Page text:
You are probably wondering why you can’t just use Software Update and get the update that way. Well, you can. But in my experience, the Combo Update method is better. The Combo Update contains everything needed to take the system from 10.8.0 to 10.8.2, while the incremental update from Software Update only has the difference between 10.8.2 and 10.8.1. Applying the Combo Update can “freshen up” a system that’s misbehaving or behaving erratically. It takes a little longer but it’s worth it. That’s how I do it, and that’s what you should do too. If you’ve already gone to 10.8.2 via the Software Update method you can still apply the 10.8.2 Combo Update. Naturally there is no charge whether you get the update “my way” or via Software Update.
If you’re on 10.8.1 going to 10.8.2 is a no-brainer. Back things up then go for it. If you’re on 10.7 and were waiting for the right time to go to 10.8, now is that time.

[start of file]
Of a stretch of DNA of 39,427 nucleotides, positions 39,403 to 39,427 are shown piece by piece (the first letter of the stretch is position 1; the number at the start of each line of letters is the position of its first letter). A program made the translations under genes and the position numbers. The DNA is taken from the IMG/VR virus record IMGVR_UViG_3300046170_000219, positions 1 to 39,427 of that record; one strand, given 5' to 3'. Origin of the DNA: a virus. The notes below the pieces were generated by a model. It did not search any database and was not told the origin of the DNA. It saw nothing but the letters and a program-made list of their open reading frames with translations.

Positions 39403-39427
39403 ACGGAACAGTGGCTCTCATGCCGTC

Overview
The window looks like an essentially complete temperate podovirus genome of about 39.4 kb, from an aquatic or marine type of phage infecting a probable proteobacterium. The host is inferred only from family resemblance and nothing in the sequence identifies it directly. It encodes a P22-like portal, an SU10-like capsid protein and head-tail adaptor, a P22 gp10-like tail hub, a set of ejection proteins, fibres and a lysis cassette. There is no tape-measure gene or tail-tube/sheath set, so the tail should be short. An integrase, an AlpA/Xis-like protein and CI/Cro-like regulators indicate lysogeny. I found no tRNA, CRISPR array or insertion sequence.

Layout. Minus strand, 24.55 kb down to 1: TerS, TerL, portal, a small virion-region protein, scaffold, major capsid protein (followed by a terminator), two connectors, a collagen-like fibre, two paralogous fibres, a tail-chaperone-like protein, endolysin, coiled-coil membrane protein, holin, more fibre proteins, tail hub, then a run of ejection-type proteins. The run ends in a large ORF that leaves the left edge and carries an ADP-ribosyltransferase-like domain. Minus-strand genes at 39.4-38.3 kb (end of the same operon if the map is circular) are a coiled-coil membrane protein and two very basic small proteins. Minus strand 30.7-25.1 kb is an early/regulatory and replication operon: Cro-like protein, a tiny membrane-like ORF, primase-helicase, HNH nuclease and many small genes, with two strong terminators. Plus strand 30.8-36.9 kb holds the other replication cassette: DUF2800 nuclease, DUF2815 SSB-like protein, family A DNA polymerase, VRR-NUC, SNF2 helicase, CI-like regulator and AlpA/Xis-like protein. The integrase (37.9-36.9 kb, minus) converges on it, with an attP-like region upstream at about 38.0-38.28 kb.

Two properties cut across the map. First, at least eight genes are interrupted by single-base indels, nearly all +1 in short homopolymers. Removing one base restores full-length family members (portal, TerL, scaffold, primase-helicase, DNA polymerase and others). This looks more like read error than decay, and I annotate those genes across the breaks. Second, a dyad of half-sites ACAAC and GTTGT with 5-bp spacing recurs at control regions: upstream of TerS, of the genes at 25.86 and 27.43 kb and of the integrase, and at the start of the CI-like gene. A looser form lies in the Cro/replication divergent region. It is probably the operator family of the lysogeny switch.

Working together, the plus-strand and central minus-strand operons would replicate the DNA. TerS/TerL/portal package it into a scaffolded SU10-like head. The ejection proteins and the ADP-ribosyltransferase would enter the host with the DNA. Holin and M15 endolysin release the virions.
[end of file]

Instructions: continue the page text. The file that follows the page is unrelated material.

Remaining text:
Mac OS X 10.7.5 (Lion)
Some of our older machines can’t run Mountain Lion– the highest they can go is Lion. I have a machine like that myself. Apple’s 10.7.5 is available as a Combo Update via this link— click to read all about it, then download and install. Of course you’ll back up first. This update is basically bug fixes, and because of that if you’re on 10.7.x you will probably have a better experience after the update is applied. As with the 10.8.2 update, you could use Software Update and get the incremental update but it’s better to do it the Combo Update way. Either way, it’s free. So back things up, and then update.
The Stirring Conclusion
It turns out that I applied all of these updates to my own devices today: iOS 6 to my iPhone 4S and iPad 2, Mountain Lion 10.8.2 to my iMac i5, and Lion 10.7.5 to my black MacBook. They are all tied together via iCloud, which is pretty much invisible but obviously being improved behind our backs. The connection between my Apple stuff is better than ever before, with Photo Stream (an iCloud component) working faster than ever, to name one noticeable improvement. Little by little everything is coming together, and I like it. You will too.